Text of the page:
Answering my own questions since 2001

Makkin Yer Voice Heard in the Scottish Pairlament

Karl writes with these amusing, peculiar pages from the Scottish Parliament’s site. They purport to be in ‘Scots’, a kind of patois (oh, linguists, go easy on me), which is not to be confused with Scottish Gaelic:

We want tae mak siccar that as mony folk as can is able tae find oot aboot whit the Scottish Pairlament dis and whit wey it warks. We hae producit information anent the Pairlament in a reenge o different leids tae help ye tae find oot mair.

Is this an official state dialect? If it’s not Scots, it’s crap?

5 Responses to “Makkin Yer Voice Heard in the Scottish Pairlament”

  1. Andrea

    I don’t know if it’s a state dialect, but my grandmother is fluent in it.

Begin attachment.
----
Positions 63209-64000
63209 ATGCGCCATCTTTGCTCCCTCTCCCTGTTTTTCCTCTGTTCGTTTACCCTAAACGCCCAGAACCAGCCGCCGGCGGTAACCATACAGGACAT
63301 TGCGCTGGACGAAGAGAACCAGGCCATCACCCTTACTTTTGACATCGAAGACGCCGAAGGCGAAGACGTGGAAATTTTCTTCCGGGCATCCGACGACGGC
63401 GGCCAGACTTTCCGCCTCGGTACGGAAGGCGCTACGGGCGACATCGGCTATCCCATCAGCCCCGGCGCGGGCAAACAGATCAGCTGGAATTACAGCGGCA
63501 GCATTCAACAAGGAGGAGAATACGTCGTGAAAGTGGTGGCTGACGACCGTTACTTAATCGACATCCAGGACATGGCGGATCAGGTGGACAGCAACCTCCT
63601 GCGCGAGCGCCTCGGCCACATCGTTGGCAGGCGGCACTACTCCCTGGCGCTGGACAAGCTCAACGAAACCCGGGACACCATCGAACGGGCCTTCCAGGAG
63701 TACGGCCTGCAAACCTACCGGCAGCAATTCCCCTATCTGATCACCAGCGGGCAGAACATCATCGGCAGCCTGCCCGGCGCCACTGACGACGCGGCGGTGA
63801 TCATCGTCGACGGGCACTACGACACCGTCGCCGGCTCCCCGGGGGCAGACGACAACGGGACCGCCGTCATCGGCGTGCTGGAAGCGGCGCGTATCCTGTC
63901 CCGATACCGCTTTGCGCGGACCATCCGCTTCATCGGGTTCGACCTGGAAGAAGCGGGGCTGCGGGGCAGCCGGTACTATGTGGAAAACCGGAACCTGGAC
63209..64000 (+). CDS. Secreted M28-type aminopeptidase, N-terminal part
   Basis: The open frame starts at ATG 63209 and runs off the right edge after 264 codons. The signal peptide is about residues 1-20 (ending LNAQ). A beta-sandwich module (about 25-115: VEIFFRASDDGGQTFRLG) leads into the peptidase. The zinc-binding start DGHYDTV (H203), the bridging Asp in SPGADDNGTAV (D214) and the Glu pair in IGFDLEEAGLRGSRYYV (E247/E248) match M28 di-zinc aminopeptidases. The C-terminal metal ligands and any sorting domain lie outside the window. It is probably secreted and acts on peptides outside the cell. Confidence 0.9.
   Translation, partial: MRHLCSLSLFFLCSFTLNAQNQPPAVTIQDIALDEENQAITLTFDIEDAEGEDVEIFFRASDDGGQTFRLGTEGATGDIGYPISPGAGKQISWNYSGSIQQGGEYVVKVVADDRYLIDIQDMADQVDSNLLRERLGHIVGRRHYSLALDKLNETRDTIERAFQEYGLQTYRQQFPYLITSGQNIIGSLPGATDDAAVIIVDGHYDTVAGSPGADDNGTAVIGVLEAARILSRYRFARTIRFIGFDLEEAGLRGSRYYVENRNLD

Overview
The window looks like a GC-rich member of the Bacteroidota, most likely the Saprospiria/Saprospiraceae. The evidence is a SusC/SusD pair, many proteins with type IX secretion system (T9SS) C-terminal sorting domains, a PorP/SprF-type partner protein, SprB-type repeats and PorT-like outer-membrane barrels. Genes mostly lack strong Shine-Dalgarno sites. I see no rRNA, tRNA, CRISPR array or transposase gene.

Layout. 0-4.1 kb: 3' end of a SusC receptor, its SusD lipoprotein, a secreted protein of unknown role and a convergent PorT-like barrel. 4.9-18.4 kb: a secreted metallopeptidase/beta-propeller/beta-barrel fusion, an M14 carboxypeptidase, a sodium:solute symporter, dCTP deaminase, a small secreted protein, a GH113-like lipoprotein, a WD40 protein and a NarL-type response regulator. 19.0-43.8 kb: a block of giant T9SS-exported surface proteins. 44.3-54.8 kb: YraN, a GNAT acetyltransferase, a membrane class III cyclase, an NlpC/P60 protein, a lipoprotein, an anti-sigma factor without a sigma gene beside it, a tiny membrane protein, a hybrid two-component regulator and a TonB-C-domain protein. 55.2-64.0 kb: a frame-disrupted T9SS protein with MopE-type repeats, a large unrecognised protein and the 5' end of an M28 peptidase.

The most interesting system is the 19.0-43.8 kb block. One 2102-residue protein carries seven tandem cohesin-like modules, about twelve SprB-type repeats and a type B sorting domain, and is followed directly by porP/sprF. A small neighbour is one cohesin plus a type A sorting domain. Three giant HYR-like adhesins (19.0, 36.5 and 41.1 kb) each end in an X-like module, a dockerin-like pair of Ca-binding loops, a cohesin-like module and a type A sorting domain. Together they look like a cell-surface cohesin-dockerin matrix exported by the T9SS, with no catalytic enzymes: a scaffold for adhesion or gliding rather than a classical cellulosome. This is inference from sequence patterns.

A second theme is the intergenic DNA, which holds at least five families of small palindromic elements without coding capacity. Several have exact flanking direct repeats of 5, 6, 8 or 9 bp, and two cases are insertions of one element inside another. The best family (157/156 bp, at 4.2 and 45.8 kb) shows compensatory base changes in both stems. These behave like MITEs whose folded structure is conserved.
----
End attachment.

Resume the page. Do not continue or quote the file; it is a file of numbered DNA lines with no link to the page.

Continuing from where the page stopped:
2. double-plus-ungood

    It’s a standard in-joke among the Scottish ( particularily among the Glaswegians (particularily those from the Gorbals ) ) to write phonetically, as it becomes near-incomprehensible. The Scottish newspapers often do it, and formerly populur comics like “Oor Willie” and “The Broons” have all their dialog using this form of writing.

    There are a couple of web sites that translate to and from “Weegie”, as the Glaswegian dialect is sometimes known as, as well as English/Scottish dictionaries, mostly humerous in intent, at least to the Scottish.

    And yes, I’m from Glasgow.

  3. Rob

    That site’s pretty funny but “Scots” is an actual old language, with literature written in it and so on. Few people speak it now of course but many of the words are used within every day speak in many parts of Scotland.

    “Whit” for “what” is an obvious example. “Aye” for “Yes” is another, “Tae” for “to”, etc…

    Can’t say they’ll be speaking it in Parliament any time soon though (shame as it can’t make any less sense than the usual guff spouted by politicians)

    There’s even an entire wikipedia in it… http://sco.wikipedia.org/wiki/Main_Page

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